There is, however, one Vine discussion topic that is worth the time of day. The new-found fondness people have for SUVs. Naturally in Vineland they’re called Chelsea tractors and they’re all driven by silly rich women and they all have bull bars. And pretty soon the producer will put a caller through from the Labour party, who will say, “They were designed to go off road but all they ever do is put a wheel on the pavement.” And then I switch over to Radio 4 again.

The fact is this. There are two types of off-road car. There’s an off-road car that is designed to go off road. A Range Rover, for instance. And then you have off-road cars that are not designed to go off road. These are called SUVs and they annoy me.

I look at everyone in their Honda CR-Vs and their BMW X3s and their Audi Q3s and I think, “Are you all mad?” An ordinary estate or hatchback costs less to buy and less to run and is nicer to drive, more comfortable and just as practical. But it doesn’t take up so much bloody space.

I parked yesterday between two of the damn things in a London square, and because they were so wide I couldn’t open my door, which meant I was stuck inside, being forced to listen to Vine’s callers phoning up to moan about secondary picketing.

Now, though, things are getting completely out of hand because Audi has decided that what the world really needs is another fast SUV. And so welcome to the car you see this morning: the SQ5, the fastest-accelerating diesel SUV of them all.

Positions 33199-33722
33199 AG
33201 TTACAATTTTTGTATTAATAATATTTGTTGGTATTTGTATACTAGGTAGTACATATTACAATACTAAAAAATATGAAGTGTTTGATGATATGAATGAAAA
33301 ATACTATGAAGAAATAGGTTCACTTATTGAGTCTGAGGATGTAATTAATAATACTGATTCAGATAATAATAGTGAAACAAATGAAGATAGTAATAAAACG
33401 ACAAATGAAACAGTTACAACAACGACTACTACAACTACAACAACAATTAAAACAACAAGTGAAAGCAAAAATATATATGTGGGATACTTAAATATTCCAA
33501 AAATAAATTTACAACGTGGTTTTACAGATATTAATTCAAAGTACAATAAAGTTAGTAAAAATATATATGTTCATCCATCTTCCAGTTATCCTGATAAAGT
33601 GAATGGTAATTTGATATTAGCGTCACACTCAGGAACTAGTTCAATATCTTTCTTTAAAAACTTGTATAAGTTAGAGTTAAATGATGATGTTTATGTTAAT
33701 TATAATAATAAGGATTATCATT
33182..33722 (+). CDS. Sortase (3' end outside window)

First things first: it’s not fast. If Audi had really wanted it to blister tarmac and earn its own slot on Jeremy Vine, the company would have given it a big petrol V8. But instead it has a twin-turbo diesel unit that is made to sound fast by the fitting of a speaker to the exhaust system.

Furthermore, if Audi had actually been serious about making it a high- riding modern-day take on the old quattro, it would have entrusted the suspension alterations to its in-house performance division. But it didn’t. It simply added some fat tyres and lowered the suspension and left it at that.

You read that right. It lowered the suspension. So Audi made a car that was jacked up to suit the weird new trend. And then to capitalise still further on that trend, it lowered it again.

Oh, it’s not completely horrid to drive. It zooms along with a fair degree of urgency, and I have to say the compromise between ride and handling isn’t bad at all. Even though it’s not as good as it would have been if the roof weren’t a menace to much of Europe’s air traffic.

Inside? Well, the back bench slithers backwards and forwards — a nice touch — but you don’t get sat nav as standard, which seems a bit mean. The worst thing, however, is the visibility. The pillars, the headrests and the door mirrors all seem to conspire to make everything outside disappear. You could easily run over a cyclist in this vehicle and simply not know it had happened.

Which brings us to an inevitable conclusion. No. Motorists get a bad- enough press as it is, without driving around in cars such as this. I drove it for one day. And then went to Yalta, on the Crimean peninsula, to get away from it. I’ll come back when it’s gone.


Verdict ★★☆☆☆

Dick Dastardly, your car awaits


Audi SQ5 3.0 BiTDI quattro

2967cc, V6
309bhp @ 3900rpm
479 lb ft @ 1450rpm
8-speed tiptronic
0-62mph: 5.1sec
Top speed:
41.5mpg (combined)
Road tax band:
I (£335 for first year)
L 4644mm, W 1911mm, H 1624mm